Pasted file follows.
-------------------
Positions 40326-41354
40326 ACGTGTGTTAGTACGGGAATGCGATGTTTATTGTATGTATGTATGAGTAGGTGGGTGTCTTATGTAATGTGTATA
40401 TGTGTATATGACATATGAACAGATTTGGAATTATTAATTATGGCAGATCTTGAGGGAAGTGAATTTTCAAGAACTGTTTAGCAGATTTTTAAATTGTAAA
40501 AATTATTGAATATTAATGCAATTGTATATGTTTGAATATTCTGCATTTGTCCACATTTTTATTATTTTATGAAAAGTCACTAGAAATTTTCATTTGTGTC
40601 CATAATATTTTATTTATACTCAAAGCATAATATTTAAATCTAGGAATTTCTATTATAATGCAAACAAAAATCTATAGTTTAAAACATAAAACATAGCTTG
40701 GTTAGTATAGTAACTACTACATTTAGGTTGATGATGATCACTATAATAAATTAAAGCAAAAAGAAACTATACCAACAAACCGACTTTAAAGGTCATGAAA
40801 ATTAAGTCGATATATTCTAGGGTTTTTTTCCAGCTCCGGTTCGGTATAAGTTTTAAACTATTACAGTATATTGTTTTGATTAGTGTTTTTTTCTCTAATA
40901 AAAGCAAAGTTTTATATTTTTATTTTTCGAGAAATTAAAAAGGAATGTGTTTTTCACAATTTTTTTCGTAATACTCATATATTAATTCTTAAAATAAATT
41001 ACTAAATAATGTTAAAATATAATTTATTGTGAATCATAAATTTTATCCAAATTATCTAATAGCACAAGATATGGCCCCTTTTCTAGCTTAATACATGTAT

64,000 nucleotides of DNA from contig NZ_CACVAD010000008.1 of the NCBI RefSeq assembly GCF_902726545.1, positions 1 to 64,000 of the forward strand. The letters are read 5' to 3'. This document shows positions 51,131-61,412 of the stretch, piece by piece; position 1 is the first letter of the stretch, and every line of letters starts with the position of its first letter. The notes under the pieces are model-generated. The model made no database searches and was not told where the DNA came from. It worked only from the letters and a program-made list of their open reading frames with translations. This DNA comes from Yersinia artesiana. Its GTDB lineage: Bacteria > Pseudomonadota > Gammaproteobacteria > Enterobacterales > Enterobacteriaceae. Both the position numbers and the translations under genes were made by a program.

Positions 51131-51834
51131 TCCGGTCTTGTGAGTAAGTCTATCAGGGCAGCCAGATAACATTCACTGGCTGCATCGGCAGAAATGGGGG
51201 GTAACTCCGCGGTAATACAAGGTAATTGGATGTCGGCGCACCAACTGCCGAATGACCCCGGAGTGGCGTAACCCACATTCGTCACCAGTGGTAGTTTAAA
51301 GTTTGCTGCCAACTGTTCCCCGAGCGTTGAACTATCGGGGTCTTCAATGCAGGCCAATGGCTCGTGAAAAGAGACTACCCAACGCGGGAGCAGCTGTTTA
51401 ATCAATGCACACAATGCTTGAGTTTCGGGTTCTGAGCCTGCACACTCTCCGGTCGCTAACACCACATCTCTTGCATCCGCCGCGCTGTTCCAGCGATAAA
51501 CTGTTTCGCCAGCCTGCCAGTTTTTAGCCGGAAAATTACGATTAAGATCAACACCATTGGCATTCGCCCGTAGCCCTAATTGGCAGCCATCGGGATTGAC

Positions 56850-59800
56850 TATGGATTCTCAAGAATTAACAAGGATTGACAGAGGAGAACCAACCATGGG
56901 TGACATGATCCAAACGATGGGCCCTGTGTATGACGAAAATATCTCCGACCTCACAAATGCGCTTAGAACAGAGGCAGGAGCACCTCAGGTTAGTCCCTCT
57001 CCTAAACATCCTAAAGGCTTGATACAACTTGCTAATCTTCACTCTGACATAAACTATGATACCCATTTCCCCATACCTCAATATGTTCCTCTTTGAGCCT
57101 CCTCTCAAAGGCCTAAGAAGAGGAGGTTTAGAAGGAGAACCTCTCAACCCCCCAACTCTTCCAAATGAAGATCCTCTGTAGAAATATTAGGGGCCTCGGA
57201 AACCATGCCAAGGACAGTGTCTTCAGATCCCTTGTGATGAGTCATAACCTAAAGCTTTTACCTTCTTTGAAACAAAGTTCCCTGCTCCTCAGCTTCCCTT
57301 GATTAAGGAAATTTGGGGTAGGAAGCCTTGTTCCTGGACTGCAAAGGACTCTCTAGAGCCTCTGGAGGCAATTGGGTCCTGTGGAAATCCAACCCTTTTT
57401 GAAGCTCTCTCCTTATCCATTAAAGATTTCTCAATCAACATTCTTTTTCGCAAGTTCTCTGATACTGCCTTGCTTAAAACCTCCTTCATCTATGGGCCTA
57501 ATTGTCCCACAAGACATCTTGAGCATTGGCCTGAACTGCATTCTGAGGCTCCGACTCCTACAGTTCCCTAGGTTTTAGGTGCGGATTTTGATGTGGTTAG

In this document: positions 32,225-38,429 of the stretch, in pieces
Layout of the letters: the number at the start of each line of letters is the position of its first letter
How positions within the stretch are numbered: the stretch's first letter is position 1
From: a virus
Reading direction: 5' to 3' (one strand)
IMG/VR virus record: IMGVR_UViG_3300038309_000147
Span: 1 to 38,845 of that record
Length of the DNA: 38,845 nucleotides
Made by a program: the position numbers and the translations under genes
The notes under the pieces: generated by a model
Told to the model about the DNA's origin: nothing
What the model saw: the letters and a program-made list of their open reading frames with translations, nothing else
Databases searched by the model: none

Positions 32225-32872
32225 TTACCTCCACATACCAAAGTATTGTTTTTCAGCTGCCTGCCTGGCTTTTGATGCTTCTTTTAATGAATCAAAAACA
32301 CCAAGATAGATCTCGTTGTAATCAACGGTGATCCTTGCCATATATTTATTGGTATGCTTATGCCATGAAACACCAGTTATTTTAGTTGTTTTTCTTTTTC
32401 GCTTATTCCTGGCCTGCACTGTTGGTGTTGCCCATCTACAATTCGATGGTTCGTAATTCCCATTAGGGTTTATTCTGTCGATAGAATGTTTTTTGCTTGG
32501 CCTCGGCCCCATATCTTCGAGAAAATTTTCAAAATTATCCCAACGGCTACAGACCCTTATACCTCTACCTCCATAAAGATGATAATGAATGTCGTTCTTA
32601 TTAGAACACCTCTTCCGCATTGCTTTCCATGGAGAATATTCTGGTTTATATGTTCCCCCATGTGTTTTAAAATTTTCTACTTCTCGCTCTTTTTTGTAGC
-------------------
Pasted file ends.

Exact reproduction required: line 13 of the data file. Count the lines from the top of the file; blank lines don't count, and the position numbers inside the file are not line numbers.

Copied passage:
51201 GTAACTCCGCGGTAATACAAGGTAATTGGATGTCGGCGCACCAACTGCCGAATGACCCCGGAGTGGCGTAACCCACATTCGTCACCAGTGGTAGTTTAAA